So how do we create these photographic images that look like paintings? I have chosen some images to tell the story of ICM creation in the landscape.

Milking A Moment

The grand masters of photography would throw up their hands in horror at this approach but I have found it works for me! When something catches my eye that I want to photograph I literally play with it with my camera and I use the viewfinder to think through the process.

Here you can see how I play - I take some “straight shots” as well as experiment with different types of camera movement shots with a variety of results.

The one I ended up with as the chosen shot of this set is called “Storm meets Sea”. The bottom three images, straight out of the camera, show how I adjust my ISO to be able to get different slow shutter speeds. The “Storm meets Sea ” image has very little post-processing, mostly removal of dust spots which is a thing you will need to watch out for with ICM images!!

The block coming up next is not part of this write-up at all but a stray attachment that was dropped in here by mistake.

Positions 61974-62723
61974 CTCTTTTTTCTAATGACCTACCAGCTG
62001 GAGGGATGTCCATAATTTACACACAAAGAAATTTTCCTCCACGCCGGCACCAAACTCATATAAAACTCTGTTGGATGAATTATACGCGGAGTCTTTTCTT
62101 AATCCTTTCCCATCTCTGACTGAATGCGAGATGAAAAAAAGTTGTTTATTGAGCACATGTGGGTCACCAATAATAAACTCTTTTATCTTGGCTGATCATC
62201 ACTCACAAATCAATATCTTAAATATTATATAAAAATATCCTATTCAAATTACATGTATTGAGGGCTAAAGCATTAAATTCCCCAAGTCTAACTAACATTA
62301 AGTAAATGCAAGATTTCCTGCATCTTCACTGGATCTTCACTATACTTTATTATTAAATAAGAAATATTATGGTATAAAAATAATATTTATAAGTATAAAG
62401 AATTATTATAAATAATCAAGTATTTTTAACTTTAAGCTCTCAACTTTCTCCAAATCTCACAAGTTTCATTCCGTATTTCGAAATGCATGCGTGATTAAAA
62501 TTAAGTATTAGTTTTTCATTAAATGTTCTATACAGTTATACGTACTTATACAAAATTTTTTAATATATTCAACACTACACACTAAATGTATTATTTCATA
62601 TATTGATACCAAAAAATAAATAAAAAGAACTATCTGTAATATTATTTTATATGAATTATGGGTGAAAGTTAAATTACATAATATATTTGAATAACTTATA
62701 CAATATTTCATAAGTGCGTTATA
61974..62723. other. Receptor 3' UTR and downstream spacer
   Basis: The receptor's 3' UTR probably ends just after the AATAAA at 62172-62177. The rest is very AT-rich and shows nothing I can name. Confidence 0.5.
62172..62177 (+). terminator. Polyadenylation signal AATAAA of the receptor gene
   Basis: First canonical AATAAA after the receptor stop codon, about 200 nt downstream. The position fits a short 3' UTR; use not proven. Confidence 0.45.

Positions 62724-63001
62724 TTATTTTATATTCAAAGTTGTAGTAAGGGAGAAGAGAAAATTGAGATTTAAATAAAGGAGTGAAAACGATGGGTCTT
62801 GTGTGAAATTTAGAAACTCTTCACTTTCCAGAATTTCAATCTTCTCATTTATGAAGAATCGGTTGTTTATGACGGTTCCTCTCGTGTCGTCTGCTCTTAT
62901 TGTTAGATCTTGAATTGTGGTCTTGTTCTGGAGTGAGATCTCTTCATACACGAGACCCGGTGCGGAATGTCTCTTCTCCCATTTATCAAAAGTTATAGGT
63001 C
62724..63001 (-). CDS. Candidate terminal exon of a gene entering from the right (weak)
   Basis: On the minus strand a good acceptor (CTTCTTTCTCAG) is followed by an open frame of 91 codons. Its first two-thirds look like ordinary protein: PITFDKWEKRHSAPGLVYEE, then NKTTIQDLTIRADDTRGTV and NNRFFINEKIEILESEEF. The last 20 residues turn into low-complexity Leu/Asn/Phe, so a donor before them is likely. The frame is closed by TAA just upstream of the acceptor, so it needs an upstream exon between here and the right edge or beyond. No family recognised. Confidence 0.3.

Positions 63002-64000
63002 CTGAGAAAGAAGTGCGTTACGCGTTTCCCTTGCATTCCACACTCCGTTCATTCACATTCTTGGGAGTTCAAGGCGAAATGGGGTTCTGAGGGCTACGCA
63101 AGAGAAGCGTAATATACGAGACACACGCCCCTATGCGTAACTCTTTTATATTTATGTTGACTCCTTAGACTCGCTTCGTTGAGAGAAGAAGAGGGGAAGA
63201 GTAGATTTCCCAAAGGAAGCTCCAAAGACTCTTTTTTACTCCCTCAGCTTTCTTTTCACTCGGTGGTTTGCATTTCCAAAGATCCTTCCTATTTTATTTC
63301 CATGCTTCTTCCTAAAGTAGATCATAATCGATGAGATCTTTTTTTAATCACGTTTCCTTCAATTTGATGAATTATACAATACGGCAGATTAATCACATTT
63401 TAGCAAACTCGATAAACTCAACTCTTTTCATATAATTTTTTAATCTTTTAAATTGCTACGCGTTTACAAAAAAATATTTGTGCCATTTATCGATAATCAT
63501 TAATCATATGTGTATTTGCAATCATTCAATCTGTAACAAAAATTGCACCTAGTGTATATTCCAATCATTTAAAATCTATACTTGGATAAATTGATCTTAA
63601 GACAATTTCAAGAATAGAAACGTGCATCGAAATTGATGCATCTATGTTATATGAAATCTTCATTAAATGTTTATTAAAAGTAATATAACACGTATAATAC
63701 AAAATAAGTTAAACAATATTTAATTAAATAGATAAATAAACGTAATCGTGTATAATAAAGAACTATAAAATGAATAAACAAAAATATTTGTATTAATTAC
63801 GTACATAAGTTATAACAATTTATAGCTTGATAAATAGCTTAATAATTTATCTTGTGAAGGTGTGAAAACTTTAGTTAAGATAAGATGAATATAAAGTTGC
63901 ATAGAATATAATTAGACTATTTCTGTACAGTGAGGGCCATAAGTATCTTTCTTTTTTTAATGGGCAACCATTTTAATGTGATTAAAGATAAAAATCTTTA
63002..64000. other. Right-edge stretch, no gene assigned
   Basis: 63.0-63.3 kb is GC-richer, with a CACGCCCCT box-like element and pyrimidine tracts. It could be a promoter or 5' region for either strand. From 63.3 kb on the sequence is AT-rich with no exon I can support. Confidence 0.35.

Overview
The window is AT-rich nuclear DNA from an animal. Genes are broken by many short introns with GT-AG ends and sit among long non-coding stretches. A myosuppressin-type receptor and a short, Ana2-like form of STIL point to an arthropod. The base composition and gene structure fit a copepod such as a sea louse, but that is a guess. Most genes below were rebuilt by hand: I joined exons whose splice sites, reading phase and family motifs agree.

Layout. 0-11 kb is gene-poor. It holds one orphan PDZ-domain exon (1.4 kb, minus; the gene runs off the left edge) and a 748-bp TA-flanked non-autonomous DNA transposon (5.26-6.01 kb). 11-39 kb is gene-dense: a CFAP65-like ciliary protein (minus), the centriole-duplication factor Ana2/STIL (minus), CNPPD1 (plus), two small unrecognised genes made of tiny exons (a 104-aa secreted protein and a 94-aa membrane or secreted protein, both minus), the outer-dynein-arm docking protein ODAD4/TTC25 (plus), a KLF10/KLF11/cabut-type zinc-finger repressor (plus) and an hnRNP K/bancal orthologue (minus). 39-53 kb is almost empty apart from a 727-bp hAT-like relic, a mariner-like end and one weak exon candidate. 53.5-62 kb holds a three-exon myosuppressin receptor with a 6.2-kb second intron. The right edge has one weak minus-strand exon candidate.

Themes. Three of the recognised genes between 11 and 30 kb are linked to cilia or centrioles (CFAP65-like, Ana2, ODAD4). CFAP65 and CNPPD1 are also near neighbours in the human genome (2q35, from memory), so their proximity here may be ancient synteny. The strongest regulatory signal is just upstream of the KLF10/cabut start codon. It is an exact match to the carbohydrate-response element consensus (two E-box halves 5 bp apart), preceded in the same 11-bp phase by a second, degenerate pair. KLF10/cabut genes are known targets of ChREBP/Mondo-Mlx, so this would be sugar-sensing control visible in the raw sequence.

Feel The Soul Of A Place

The reason I do photography is not for the results and images I end up with, but for the pleasure of the process and how I feel after I have been out with my camera. I love the way photography slows me down - makes me stop in a beautiful place and gets me to be at one with nature. I will often take the time to sit in a place and get a feeling for it before I start my camera playing.

I always shoot on my own, hand holding my camera, and don’t like to use filters therefore, forests are fabulous for ICM as they enable me to slow down my shutter speed. These two images are taken from the same spot but you can see I focused on different parts of the forest for them. In the first one, I focused on the nikau frond and in the second, the trunk of a large native tree. You can see how in these images I also played with exposure compensation. I often use exposure compensation as a “mood tool”. Again, these images have had almost no post-processing.

Read the full article by Judy Stokes in Issue 57 of NZPhotographer magazine.


For access to all articles in our back issues, become a subscriber,
alternatively, you can order a printed copy.

Behind The Shot 57

Behind The Shot

Happy Trails

Moon Rising
Nikon D3400, 55-300mm Nikon lens @ F5.6, 1/30s, ISO200, 300mm

with Peter Maiden

Peter, tell us about yourself and your photography journey…